A guest post from our friend and Romero devotee Carlos X. Colorado:
Wednesday, March 24, 2010 marks the 30th anniversary of the 1980 assassination of Archbishop Óscar A. Romero of San Salvador, the conmemoration of which will become a prominent activity for Salvadorans and Romero's admirers in the next week, leaving everyone else who is witness to the events perhaps wondering what all the fuss is about. Last week, the Board of Education of the State of Texas voted against including Romero in a list of historical figures who resisted against oppression because the group did not believe Romero to be sufficiently notable. (The Board's decision was rightly lampooned by Jon Stewart on the Daily Show: "You say we should not teach people this [who was Oscar Romero] because no ones knows it")
Most people know that Romero was admired by the leftist opposition and reviled by those close to the rightwing governments of the 1970s and 80s, and that Romero is the subject of an on-again/off-again canonization cause at the Vatican. But even among Salvadorans, most of the public is excluded from the rabid Romero-haters who still insist he was spearheading Marxist recruitment in the region, and his devoted followers who will spend an entire night out at an overnight candlelight vigil, or march across San Salvador chanting about social struggle. As the Jesuit Dean Brackley laments, Salvadoran youth today, “know more about Britney Spears than Oscar Romero.”
For the rest, who may know who Romero was, but not necessarily understand all that he represents in Salvadoran and Catholic circles, a few points to be on the lookout as the 30th anniversary commemorations unfold:
1. Look for the good word from Rome. An important gauge for the nearness (or remoteness) of a Romero beatification would be a statement from the Pope himself acknowledging Romero, or the appearance of an article in the Vatican paper, L'Osservatore Romano, or both. Neither prospect is far-fetched, and either would provide considerable cause for hope.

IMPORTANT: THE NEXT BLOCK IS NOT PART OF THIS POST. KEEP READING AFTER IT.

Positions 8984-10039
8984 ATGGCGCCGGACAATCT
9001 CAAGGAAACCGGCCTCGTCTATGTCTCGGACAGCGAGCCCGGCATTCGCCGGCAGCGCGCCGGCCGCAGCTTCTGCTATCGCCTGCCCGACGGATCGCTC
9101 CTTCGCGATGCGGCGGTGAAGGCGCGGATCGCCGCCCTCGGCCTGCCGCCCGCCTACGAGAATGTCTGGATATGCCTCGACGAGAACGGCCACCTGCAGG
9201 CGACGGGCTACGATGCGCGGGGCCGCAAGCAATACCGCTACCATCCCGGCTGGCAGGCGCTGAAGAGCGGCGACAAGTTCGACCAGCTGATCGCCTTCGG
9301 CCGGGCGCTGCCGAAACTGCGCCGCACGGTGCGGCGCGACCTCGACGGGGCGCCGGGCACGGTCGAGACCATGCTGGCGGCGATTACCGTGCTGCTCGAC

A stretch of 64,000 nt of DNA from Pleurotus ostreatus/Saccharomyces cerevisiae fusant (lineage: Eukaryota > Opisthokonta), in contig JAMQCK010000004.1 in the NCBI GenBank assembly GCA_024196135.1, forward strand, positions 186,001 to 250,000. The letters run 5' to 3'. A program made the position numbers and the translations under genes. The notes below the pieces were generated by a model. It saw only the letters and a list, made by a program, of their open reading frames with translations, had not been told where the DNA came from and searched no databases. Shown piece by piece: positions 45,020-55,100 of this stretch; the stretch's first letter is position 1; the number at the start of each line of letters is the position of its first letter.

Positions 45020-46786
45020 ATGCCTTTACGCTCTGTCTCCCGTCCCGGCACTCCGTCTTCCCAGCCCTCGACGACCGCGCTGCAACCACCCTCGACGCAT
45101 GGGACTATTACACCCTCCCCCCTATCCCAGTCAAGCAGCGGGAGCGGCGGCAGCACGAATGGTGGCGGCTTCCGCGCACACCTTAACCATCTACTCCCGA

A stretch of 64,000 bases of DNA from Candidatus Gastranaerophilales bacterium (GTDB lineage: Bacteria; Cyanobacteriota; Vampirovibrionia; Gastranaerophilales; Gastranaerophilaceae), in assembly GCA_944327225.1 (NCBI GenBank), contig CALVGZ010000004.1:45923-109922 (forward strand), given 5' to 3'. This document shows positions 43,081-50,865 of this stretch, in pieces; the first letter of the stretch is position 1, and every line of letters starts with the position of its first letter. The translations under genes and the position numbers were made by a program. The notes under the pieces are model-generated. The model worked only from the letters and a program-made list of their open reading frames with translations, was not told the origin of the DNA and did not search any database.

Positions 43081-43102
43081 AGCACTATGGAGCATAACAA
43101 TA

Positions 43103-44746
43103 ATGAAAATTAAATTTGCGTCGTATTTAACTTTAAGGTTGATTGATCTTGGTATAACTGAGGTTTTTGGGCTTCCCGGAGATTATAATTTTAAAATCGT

2. See who attends official observations in El Salvador. The red carpet at this "Oscar" party will be worth watching. Civil society groups have asked President Mauricio Funes, the leftist leader who has broken official silence about Romero by declaring his government to be a follower of Romero's "preferential option for the poor," to insist that representatives of the three powers of the state, and of the military, attend the commemorations, to make it a true affair of state. They have also asked him to revoke the Amnesty Law that blocks investigation and prosecution of the crime. (Well, one can dream.)
3. Watch the media coverage of the events -- particularly, look at the conservative sources like El Mundo and El Diario de Hoy. Traditionally, the Romero anniversary gets dozens of write-ups in the liberal Co Latino newspaper, and thoughtful, though less numerous, pieces in the brainy El Faro weekly. This journalistic output gets down to a trickle at the other end of the political spectrum, which typically also plays down the importance of the commemorations (famously, crowds that CoLatino estimates as "thousands," La Prensa Gráfica will characterize as "hundreds," and EDH will as "dozens," or even "tens").
Thirty will be the largest round-number yet associated with a Romero anniversary, and the rise to power of the Left, with a President who openly touts Romero as his moral guide, raise a lot of expectations about the magnitude of this year's event. Yet, what happens with each of the above criteria, will be critical to understanding the cultural importance of 'Romero XXX.'